Nazi-era mass grave discovered on building site in Belarus | News | DW | 28.02.2019
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Nazi-era mass grave discovered on building site in Belarus

Construction on the site of a former Jewish ghetto has unearthed the bones of over 700 people shot during WWII. The mass grave was discovered in the city of Brest, near the Polish border.

The remains of over 700 people have been unearthed at the site of a former Jewish ghetto in Belarus.

Construction workers made the chance discovery when laying down foundations for a new apartment block in the southern city of Brest last month, which led locals to call for an end to building activities.

Soldiers took over the operation, uncovering 730 bodies so far, as well as items such as leather shoes.

Infografik Karte Belarus Brest EN
Soldiers unearthing the remains with spades and gloved hands (picture-alliance/dpa/TASS/N. Fedosenko)

One soldier said a nearby road may be cut open in the search for remains.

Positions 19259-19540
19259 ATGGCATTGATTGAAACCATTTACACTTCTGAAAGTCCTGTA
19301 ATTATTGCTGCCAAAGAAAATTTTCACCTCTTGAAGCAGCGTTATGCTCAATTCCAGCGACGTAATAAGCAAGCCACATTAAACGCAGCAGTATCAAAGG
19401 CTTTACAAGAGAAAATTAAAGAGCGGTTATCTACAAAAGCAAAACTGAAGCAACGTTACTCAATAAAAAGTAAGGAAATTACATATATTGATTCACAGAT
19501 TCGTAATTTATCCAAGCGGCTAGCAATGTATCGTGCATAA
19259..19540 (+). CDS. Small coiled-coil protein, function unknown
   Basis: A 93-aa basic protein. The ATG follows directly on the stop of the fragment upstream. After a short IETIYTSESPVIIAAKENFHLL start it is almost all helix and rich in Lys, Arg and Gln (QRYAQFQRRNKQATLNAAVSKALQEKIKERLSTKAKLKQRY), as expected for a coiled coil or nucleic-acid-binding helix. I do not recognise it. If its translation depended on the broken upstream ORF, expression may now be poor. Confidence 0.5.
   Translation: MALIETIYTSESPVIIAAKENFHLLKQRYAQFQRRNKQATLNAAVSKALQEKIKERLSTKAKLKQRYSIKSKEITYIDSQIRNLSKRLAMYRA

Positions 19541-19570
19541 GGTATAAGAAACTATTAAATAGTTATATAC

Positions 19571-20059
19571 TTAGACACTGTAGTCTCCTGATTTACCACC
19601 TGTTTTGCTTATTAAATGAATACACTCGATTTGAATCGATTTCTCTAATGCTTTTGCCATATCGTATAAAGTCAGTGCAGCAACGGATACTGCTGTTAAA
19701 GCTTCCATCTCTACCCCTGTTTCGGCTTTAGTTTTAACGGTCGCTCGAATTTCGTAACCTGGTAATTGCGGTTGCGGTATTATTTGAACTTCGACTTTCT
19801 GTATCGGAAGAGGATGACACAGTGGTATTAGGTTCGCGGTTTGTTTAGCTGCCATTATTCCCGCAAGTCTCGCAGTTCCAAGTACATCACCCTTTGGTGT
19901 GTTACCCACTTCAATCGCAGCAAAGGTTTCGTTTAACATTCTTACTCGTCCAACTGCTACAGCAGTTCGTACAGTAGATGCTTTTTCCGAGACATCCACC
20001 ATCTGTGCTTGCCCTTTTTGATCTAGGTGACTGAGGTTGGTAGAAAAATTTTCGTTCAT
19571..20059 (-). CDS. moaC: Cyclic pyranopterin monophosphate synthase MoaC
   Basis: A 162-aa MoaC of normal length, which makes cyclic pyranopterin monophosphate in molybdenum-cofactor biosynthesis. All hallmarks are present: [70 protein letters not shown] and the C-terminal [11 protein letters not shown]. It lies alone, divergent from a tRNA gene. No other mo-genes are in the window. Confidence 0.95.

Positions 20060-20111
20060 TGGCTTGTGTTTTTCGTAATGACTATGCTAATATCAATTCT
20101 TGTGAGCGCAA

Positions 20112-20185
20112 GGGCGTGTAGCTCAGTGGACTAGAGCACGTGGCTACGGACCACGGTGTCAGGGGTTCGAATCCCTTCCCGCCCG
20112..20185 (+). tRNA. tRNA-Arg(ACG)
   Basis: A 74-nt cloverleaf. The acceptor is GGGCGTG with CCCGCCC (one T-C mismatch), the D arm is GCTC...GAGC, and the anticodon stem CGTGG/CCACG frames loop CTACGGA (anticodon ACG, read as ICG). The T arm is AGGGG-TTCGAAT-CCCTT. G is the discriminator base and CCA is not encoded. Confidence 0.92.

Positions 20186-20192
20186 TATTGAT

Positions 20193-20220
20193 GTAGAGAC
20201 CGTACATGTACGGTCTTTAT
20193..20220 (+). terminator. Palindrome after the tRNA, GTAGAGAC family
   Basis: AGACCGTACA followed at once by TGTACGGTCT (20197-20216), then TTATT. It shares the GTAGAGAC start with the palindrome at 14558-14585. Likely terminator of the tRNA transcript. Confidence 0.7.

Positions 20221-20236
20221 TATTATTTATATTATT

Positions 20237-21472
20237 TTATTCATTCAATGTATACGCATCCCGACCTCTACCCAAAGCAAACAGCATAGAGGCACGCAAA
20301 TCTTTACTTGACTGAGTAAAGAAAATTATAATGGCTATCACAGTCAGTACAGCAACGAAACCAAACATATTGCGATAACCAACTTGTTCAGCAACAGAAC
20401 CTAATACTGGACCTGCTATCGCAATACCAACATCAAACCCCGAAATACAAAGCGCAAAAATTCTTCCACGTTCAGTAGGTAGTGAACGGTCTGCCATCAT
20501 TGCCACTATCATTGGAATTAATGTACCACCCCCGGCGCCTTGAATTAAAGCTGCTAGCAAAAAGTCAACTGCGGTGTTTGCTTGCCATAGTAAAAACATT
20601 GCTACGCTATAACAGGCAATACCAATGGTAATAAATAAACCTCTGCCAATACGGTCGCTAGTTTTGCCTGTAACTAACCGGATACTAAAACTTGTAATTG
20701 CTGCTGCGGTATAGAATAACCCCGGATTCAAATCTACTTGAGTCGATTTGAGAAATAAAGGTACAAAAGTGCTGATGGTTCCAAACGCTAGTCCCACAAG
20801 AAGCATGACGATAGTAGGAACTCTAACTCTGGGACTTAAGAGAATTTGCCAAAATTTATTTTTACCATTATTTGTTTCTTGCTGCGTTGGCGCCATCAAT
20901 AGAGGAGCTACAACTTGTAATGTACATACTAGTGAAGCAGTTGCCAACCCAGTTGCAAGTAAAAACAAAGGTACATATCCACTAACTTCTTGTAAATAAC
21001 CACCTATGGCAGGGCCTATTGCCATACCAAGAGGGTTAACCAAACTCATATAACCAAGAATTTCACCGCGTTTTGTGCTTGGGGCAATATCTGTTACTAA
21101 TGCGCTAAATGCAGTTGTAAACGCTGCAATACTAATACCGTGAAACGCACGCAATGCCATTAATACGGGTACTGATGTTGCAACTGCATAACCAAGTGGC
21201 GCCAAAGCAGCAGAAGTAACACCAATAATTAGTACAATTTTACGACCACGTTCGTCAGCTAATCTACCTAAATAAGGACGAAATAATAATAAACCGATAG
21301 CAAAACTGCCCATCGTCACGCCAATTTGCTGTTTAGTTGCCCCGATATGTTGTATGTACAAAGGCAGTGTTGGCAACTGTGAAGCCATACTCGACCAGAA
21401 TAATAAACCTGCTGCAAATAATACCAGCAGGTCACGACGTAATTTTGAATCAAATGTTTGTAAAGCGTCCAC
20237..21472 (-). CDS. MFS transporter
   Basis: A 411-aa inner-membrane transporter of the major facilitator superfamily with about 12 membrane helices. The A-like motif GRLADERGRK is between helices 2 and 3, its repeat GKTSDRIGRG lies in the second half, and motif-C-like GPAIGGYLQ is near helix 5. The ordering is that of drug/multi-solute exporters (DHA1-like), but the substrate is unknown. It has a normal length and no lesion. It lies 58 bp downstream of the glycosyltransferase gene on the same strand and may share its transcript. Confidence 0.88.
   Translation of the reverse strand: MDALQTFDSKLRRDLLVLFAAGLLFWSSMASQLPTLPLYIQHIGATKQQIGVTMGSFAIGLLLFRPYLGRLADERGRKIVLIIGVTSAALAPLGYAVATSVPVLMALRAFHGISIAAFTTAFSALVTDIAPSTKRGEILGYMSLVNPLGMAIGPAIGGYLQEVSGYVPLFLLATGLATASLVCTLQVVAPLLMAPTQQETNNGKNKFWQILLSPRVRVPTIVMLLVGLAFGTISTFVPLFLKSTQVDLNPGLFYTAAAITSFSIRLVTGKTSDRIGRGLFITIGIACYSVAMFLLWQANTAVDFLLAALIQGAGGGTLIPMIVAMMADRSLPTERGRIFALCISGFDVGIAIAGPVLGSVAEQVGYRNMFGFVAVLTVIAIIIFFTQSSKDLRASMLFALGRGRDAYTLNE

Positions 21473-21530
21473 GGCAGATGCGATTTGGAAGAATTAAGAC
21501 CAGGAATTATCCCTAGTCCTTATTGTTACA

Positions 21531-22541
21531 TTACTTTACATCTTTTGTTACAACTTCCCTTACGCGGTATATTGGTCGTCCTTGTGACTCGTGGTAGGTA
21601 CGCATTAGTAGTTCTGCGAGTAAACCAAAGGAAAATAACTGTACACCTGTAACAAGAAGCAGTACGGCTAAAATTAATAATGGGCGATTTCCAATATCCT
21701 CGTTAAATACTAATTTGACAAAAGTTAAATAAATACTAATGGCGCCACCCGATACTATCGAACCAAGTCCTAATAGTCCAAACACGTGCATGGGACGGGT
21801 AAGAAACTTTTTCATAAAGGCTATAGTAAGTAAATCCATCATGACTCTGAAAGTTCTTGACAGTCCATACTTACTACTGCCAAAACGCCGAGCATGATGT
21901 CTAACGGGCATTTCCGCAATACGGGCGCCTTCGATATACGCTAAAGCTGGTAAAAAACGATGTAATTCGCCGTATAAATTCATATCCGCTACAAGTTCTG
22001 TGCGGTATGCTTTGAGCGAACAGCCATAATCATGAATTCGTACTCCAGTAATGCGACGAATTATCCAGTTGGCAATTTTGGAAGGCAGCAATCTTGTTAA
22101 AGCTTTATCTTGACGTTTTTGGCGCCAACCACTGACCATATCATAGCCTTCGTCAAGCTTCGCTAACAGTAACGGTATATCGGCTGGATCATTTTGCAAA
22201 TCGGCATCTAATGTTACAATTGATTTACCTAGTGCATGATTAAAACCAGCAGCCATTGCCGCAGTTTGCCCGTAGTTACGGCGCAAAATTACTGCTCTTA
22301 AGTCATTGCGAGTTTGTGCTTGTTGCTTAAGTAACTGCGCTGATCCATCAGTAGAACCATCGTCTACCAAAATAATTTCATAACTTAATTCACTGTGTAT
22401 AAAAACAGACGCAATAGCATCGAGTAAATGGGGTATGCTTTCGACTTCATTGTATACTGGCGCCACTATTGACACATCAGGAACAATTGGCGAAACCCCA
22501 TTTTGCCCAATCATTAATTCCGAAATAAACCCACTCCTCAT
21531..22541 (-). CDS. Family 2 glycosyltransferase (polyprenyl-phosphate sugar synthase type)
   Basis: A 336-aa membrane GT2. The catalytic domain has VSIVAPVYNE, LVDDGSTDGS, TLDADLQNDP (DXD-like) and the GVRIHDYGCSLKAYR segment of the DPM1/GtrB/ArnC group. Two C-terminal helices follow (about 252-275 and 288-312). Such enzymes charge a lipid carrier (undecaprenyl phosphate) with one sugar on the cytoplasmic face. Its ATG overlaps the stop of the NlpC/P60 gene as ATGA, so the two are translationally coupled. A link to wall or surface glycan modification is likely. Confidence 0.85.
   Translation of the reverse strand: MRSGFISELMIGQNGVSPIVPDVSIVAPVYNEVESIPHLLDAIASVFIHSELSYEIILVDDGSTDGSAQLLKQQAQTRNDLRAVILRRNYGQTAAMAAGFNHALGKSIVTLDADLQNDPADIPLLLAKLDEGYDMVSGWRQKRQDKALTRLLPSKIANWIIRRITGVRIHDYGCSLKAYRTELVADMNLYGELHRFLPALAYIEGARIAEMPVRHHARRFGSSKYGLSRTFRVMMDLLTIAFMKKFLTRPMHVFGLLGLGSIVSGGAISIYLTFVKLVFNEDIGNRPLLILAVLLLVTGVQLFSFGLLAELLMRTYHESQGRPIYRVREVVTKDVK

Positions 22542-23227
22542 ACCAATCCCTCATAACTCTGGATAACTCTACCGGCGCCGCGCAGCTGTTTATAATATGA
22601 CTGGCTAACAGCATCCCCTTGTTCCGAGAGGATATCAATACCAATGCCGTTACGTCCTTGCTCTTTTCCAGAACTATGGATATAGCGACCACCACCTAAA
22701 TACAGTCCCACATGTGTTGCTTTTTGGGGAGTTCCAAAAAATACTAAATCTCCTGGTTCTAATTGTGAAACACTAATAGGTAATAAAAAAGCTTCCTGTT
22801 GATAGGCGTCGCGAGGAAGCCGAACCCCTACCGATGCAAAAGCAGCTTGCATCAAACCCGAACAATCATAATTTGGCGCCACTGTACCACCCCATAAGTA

Unit leader Dmitry Kaminsky said some of the skulls had bullet holes, suggesting the people had been executed by a shot to the back of the head.

"We are transferring the remains that are dug up to local authorities for reburial," he told AFP.

The ghetto in Brest had been created by Nazi Germany in 1941 and had a population of over 18,000 people.

The remains are believed to be of Jewish people who were rounded up, had their valuable belongings confiscated and were later shot.

Read more: Children who fled Nazis to get compensation from Germany

A soldier discovers part of a skeleton at the site in Brest (picture-alliance/dpa/TASS/N. Fedosenko)

Belarusian soldiers have sifted through the site to collect bones.

Local historian Irina Lavrovskaya said she has launched a petition to stop construction at the site.

"I don’t know how you can build a house on bones," one resident said.

"We need to build some kind of memorial in honor of the dead."

As of 2014, over a thousand mass graves have been found in the region.

Read more: Holocaust-denying bishop loses case against German conviction

nn/rg (AFP, Reuters)

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